Oct. 17, 2007 Insulin, long known as an important regulator of blood glucose levels, now has a newly appreciated role in the brain.
Vanderbilt University Medical Center researchers, working with colleagues in Texas, have found that insulin levels affect the brain's dopamine systems, which are involved in drug addiction and many neuropsychiatric conditions.
In addition to suggesting potential new targets for treating drug abuse, the findings raise questions as to whether improper control of insulin levels -- as in diabetes -- may impact risk for attention deficit hyperactivity disorder (ADHD) or influence the effectiveness of current ADHD medications.
The study, led by Aurelio Galli, Ph.D., in the Center for Molecular Neuroscience and Calum Avison, Ph.D., in the Institute of Imaging Science (VUIIS), appears online this week in the Public Library of Science Biology (PLoS Biology).
The psychostimulant drugs amphetamine and cocaine, as well as related medications for ADHD, block the reuptake of the neurotransmitter dopamine by dopamine transporters (DATs) and increase the level of dopamine signaling. Some of these compounds, including amphetamine, also cause a massive outpouring of dopamine through DATs.
The resulting surge of synaptic dopamine alters attention, increases motor activity and plays an important role in the addictive properties of psychostimulants.
But the link between insulin status and dopaminergic function is not readily apparent.
"In the 1970s, there were articles showing that, in animals with type 1 diabetes, psychostimulants like amphetamine would not increase locomotor behavior," said Galli, associate professor of Molecular Physiology and Biophysics. "We didn't have a clear understanding of why that was happening."
This sparked Galli and colleagues to investigate the link between insulin signaling and amphetamine action.
Using a rat model of type 1 -- or juvenile -- diabetes in which insulin levels are depleted, Galli's group assessed the function of the dopaminergic pathway in the striatum, an area of the brain rich in dopamine.
In the absence of insulin, amphetamine-induced dopamine signaling was disrupted, they found. Dopamine release in the striatum was severely impaired and expression of DAT on the surface of the nerve terminal -- where it normally acts to inactivate dopamine -- was significantly reduced.
The lack of the protein on the plasma membrane prevents the amphetamine-induced increase in extracellular dopamine, and in turn, amphetamine fails to activate the dopamine pathways that stimulate reward, attention and movement, Galli noted.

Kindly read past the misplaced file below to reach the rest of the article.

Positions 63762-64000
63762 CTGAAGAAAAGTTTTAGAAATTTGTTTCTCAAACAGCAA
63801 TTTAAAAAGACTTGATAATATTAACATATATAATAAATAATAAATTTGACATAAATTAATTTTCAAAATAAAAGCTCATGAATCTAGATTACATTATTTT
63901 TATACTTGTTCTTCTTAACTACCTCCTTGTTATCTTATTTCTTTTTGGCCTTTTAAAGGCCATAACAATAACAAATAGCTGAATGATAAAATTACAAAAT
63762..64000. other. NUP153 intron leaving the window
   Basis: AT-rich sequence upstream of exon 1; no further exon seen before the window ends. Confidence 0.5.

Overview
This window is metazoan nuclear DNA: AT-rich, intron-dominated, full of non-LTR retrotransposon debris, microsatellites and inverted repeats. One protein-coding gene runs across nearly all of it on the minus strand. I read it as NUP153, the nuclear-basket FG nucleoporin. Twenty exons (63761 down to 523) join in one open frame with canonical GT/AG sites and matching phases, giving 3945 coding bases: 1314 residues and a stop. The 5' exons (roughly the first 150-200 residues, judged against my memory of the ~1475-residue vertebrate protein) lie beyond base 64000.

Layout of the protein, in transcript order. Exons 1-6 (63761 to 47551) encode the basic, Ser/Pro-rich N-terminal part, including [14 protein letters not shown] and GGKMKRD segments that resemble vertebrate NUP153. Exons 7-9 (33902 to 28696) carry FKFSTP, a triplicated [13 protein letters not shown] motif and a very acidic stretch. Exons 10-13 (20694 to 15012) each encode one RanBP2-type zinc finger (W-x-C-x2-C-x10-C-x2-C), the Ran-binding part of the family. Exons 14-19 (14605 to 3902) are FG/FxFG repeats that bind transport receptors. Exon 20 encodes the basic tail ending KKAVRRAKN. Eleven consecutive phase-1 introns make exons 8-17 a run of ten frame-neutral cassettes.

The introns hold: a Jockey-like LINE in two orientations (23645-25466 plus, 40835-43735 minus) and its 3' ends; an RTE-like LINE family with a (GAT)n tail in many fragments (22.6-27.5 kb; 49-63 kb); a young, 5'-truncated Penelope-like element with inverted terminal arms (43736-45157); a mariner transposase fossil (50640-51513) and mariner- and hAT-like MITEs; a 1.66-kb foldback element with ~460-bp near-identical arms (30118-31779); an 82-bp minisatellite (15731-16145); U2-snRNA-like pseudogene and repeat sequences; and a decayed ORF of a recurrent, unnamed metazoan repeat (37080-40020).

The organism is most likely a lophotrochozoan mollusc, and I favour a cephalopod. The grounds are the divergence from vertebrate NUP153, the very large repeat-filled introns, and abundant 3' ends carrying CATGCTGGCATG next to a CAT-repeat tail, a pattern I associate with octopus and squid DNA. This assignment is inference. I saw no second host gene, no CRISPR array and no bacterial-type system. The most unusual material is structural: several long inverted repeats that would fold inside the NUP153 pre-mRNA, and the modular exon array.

The researchers then restored insulin by pulsing the hormone back into the brain of the diabetic animals and found that the system returns to normal, indicating that the lack of insulin in the striatum directly affected amphetamine action.
To connect the physiological findings to activity in the intact brain, collaborators in the VUIIS, led by Avison, developed a probe for brain DAT activity using functional magnetic resonance imaging (fMRI).
"You can do molecular dissection in very well defined model systems and break the system down into its constituents," said Avison, professor of Radiology and Radiological Sciences, and professor of Pharmacology. "But the question is: how does that relate to the intact brain? What's the relevance to overall functioning in the intact system?"
Working with Galli and Avison, Jason Williams, Ph.D., used fMRI to demonstrate that in normal, healthy rats with plenty of insulin, amphetamine increased neural activity in the striatum. But in diabetic animals, activity in the striatum was suppressed.
"This finding is in vivo evidence that, in the intact diabetic rat, loss of insulin has compromised DAT trafficking to the plasma membrane," Avison said. "These experiments show that there is likely a strong interplay between these important dopamine neurotransmitter systems and insulin signaling mechanisms, which we know are altered in diabetes."
The results are some of the first to link insulin status and dopaminergic brain function and hold several implications for human health and disease.
"This is really the first mechanistic connection in vivo between diabetes and amphetamine action," Galli said. "This offers a completely new perspective on the influence of this disease (diabetes) on brain function, as well as diseases with altered dopamine signaling, such as schizophrenia and ADHD."
The findings suggest that ADHD risk may have an insulin-dependent component and that control of insulin levels and response to the hormone may be an important determinant of amphetamine efficacy in patients with ADHD, Galli noted.
"We have described a novel mechanism by which diabetes may affect brain function."
Co-authors on the study included Jason Williams, Ph.D., Gregory Turner, Christine Saunders, Ph.D., Concetta Dipace, Randy Blakely, Ph.D., and John Gore, Ph.D., from Vanderbilt and Anthony Owens, Charles France and Lynette Daws from the University of Texas Health Science Center at San Antonio. The research was supported by grants from the National Institutes of Health and the Peter F. McManus Charitable Trust.
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